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Tory leader O’Toole says he won’t bar MPs from using private COVID-19 testing site

OTTAWA — Conservative Leader Erin O’Toole says he’s urging his MPs to be hypervigilant amid concerns they could bring COVID-19 from Ottawa back to their ridings.

But he won’t stop them from using the same private testing clinic he did after he was turned away from a public facility in Ottawa that was over capacity.

“Well, what I’m actually going to do is try and get (Prime Minister Justin) Trudeau off his duff to get some tests so that people can do in their home like they can in most G7 countries,” O’Toole said in a telephone interview with The Canadian Press.

O’Toole is nearing his final days in isolation after testing positive for COVID-19 last week.  

He first sought testing at a public site last Wednesday, but after several hours in line, was turned away. 

A call to the public health office for MPs directed him to a clinic and he went the next day without realizing it was a fully private establishment set up for MPs, he said. 

He had thought he was going directly to the same kind of private laboratory used for medical testing by many Canadians. 

“So should there be a special clinic where people get superior access? No,” he said.

“We were just looking for an option to to get it done quickly. And I had no idea that it was a private clinic.”

The nation’s capital is seeing a surge in cases just as Parliament is resuming semi-normal operations for the first time in months.

Dozens of MPs are back on the Hill, many coming to and from ridings where there is little sign of the novel coronavirus circulating.

While all parties agreed to a hybrid approach that allows MPs to attend the House of Commons in person or log-in remotely,  the Tories have been steadfast in maintaining that in-person sittings are crucial.

O’Toole said his own experience with the virus hasn’t changed his point of view. If schools can run, so can Parliament, he said. 

But he said how he came down with COVID-19 ought to serve as a warning: even social bubbles can burst.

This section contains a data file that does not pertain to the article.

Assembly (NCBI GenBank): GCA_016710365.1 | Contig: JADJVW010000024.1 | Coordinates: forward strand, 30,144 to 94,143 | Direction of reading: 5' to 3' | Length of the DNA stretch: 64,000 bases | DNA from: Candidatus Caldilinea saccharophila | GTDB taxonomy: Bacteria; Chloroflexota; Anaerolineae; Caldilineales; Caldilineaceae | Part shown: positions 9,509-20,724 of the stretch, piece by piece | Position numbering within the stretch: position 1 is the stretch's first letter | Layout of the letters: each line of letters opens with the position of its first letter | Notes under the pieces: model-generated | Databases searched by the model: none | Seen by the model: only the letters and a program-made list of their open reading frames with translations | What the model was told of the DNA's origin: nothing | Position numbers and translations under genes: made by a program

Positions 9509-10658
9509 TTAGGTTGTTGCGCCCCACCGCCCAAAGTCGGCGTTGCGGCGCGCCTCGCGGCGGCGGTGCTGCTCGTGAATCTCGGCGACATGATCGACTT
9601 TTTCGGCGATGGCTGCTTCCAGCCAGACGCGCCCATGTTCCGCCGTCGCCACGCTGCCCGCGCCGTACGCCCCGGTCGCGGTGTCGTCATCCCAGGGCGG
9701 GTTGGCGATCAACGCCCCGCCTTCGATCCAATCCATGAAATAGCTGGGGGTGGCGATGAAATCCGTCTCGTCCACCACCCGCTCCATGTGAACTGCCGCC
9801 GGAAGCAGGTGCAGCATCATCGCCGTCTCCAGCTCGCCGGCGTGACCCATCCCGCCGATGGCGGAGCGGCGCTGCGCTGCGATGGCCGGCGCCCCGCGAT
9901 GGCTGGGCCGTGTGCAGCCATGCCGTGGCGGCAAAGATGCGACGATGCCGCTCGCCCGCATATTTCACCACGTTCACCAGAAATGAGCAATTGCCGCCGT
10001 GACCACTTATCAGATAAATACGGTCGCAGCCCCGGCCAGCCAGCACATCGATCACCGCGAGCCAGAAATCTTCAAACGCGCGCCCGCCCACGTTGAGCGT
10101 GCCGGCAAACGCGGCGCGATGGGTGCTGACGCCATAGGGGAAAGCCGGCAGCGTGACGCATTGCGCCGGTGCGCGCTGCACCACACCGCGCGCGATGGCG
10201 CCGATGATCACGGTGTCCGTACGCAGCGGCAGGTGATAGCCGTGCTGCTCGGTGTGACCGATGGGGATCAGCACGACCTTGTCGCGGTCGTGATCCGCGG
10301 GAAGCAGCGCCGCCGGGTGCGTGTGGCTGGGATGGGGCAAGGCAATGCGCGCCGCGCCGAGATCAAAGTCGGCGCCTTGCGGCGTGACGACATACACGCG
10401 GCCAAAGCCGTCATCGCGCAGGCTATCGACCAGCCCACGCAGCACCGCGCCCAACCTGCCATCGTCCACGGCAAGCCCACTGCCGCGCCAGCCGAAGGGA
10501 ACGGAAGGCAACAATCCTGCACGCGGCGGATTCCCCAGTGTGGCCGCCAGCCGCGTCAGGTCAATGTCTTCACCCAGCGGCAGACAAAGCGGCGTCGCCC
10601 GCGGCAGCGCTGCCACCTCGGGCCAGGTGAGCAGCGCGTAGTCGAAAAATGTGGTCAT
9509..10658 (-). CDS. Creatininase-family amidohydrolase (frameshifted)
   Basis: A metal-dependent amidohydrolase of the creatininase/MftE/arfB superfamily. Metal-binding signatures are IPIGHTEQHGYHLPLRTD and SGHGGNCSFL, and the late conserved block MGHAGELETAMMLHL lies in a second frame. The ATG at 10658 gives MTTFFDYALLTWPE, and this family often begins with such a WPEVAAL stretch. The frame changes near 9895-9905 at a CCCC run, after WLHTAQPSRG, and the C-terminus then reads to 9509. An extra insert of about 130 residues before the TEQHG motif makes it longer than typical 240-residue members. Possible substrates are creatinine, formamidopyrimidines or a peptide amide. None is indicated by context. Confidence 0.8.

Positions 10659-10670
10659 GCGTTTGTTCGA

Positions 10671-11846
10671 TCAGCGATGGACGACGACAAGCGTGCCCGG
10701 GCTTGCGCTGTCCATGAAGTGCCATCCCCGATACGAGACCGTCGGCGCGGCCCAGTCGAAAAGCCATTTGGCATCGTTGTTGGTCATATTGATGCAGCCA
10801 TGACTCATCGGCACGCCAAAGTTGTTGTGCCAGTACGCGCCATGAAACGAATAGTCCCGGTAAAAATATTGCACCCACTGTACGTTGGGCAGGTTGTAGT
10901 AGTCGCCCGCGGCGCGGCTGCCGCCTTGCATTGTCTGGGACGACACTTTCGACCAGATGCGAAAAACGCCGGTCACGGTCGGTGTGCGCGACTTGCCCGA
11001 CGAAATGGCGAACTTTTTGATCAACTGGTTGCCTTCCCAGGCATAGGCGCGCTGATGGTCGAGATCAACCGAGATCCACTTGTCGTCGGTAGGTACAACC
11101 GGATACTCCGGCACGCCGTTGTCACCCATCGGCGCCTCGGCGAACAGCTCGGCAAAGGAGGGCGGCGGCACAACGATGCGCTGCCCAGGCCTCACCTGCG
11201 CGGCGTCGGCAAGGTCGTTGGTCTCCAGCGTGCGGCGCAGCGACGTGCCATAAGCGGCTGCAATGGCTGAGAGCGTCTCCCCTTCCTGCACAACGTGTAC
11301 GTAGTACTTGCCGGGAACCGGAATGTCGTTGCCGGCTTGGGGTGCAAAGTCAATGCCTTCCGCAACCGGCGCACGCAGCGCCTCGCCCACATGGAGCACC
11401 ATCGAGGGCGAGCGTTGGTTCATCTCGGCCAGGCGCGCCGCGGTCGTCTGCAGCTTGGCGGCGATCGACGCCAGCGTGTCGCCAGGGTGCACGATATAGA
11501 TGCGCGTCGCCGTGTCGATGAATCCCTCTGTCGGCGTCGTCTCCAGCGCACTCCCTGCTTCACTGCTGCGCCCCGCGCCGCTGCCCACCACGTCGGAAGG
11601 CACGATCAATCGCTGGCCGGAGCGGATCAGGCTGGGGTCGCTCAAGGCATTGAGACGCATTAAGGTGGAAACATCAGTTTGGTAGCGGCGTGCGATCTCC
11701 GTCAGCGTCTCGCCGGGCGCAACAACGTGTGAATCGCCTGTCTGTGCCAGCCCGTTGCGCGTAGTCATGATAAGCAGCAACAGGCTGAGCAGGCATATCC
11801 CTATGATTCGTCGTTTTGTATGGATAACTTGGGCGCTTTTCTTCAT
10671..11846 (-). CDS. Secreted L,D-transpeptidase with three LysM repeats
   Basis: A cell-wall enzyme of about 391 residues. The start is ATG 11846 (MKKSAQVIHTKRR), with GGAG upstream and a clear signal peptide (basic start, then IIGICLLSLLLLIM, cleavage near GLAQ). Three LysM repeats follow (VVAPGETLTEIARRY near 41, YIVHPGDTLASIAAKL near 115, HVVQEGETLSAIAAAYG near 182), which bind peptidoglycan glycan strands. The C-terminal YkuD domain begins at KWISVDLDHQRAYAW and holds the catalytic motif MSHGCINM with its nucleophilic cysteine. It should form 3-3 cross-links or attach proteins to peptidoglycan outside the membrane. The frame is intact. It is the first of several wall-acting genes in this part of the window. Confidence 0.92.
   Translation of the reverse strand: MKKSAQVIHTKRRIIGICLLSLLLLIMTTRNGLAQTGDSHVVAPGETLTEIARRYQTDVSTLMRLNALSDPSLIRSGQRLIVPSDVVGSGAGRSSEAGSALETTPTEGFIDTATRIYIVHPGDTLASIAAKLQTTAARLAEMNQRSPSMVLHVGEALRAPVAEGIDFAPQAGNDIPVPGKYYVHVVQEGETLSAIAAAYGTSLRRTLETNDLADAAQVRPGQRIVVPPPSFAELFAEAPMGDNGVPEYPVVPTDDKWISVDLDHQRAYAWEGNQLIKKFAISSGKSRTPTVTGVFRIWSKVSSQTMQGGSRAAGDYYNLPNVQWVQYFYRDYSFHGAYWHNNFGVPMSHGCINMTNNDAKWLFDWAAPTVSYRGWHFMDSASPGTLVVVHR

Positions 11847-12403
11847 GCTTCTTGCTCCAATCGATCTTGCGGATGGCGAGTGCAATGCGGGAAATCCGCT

He is believed to have contracted the virus from a staffer who was in his immediate circle. As MPs come and go, he said, they can’t be sure of where their own staff have been. 

“Hypervigilance needs to be the rule of the day,” he said. 

“And that means not taking your mask off when you’re in your office with your staff. It means constant vigilance, so that we can we can do the democratic role we have responsibility (to perform).”

While O’Toole and his wife both have the virus, so far their two children are negative, though he said they do need to be retested given Rebecca’s more recent diagnosis. He said it wouldn’t surprise him if the kids do test positive, given they had more contact with Rebecca before she fell ill.

O’Toole joked that while it means his son, Jack, gets what he wants — not having to go to school — the reality of hours-long line-ups and the fact kids are being pulled out of school carries huge risks.

“The worry is people see those lines and, if they’re in precarious employment, they’ll just go back to work,” he said.

“And we could actually be causing more community spread because the testing is so poorly run.”

He said taking the government to task for its response on testing will be part of his response to the speech from the throne next week once he comes out of quarantine. 

Much of the sacrifice of the last several months was made in the name of getting the country ready for the second wave, he said.

“I think a lot of families right now are wondering, after all we went through, we’re not ready for testing of the second wave?” he said. 

“It’s flabbergasting.” 

This report by The Canadian Press was first published September 25, 2020.

Stephanie Levitz, The Canadian Press

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